WASHINGTON – The U.S. government released a report Tuesday drawing attention to the heavy tariffs imposed on American exports in areas that the Trans-Pacific Partnership might free up.
The move was seen as a bid to win over domestic critics of the mooted trade pact.
The Office of the U.S. Trade Representative highlighted some of the hardships currently faced by American exporters, including the 778 percent tariff Japan levies on U.S.-origin rice.
“We have an average applied tariff of just 1.4 percent on foreign goods and today nearly 70 percent of all imports entering the United States don’t face any tariffs,” the report said, presented in a glossy five-page brochure.
“In Vietnam and Malaysia, the average tariff is over three times higher than ours,” the USTR report said.
Japan is the biggest economy among the 11 partners the United States is seeking to seal the agreement with. The eight other TPP countries are Australia, Brunei, Canada, Chile, Mexico, New Zealand, Peru and Singapore. The 12 nations together account for 40 percent of the global economy.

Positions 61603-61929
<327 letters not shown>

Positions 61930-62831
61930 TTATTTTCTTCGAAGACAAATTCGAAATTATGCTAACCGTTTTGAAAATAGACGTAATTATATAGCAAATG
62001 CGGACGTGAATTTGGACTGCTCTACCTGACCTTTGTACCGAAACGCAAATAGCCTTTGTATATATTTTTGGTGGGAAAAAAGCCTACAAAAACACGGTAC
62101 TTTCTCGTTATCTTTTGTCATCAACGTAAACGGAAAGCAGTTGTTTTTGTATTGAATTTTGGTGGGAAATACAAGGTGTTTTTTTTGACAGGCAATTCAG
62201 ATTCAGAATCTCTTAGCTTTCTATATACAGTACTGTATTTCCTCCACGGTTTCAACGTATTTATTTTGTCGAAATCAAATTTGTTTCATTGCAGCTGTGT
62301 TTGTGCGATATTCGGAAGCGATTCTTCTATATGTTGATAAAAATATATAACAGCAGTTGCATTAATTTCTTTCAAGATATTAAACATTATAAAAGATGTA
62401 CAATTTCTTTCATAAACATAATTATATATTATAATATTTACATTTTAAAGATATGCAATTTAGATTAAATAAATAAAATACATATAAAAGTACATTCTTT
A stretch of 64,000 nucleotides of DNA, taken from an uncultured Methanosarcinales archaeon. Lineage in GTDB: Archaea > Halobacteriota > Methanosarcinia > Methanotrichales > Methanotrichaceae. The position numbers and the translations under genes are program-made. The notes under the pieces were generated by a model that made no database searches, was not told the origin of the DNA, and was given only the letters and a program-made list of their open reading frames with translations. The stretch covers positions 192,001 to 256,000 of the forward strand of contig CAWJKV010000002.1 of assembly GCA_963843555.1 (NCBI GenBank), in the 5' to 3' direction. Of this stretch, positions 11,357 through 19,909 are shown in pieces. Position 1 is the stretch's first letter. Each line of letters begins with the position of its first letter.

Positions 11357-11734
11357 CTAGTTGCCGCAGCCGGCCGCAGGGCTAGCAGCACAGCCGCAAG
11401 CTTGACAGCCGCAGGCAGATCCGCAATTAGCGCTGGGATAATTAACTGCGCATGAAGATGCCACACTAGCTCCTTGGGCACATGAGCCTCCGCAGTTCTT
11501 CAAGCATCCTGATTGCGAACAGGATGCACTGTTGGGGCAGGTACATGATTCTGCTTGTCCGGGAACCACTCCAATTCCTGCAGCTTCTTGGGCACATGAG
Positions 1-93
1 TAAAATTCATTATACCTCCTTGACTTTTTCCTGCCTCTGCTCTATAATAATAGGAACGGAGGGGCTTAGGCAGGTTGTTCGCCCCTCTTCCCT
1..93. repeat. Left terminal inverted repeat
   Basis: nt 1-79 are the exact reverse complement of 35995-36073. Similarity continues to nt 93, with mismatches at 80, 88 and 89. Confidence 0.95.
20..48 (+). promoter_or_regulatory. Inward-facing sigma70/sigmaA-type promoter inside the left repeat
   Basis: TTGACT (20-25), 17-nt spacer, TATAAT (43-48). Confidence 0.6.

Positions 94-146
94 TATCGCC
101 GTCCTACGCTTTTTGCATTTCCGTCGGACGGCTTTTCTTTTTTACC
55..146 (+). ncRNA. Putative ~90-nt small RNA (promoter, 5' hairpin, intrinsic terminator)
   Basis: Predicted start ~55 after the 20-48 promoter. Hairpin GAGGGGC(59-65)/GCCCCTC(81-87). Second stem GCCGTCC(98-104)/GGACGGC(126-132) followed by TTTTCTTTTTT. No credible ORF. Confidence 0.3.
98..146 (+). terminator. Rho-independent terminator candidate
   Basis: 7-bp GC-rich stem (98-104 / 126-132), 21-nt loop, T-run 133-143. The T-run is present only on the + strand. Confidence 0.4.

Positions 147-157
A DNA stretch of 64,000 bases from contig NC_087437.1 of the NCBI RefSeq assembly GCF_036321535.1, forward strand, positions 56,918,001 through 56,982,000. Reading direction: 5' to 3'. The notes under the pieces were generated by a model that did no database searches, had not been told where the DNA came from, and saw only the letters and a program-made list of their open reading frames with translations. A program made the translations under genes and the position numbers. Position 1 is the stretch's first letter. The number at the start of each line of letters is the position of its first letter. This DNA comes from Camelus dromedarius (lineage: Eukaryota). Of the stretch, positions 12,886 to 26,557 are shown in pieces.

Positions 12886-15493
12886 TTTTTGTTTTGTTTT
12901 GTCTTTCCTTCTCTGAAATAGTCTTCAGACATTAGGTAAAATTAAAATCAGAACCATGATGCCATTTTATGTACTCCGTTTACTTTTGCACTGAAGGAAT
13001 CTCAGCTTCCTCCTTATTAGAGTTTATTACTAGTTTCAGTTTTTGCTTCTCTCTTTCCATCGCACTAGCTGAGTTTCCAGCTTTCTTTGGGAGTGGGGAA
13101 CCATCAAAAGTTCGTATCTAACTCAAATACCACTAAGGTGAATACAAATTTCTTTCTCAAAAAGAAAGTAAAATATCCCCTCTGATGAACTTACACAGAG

American-manufactured goods face tariffs of up to 100 percent in TPP markets, while some American agricultural exports face tariffs of over 700 percent, the report said.
The USTR unveiled the report as leaders of the House of Representatives struggle to decide when to start full deliberations on a bill seen as crucial to concluding the TPP early amid strong resistance even by members of President Barack Obama’s Democrats.
The Senate passed the bill last month to grant Obama authority to sign trade deals including the TPP with only a yes-or-no vote in the legislature without amendments.
U.S. reports say the House leadership could begin debate on the bill for so-called Trade Promotion Authority in early June.
Opponents fear the TPP could have a negative impact on the domestic economy and result in job losses.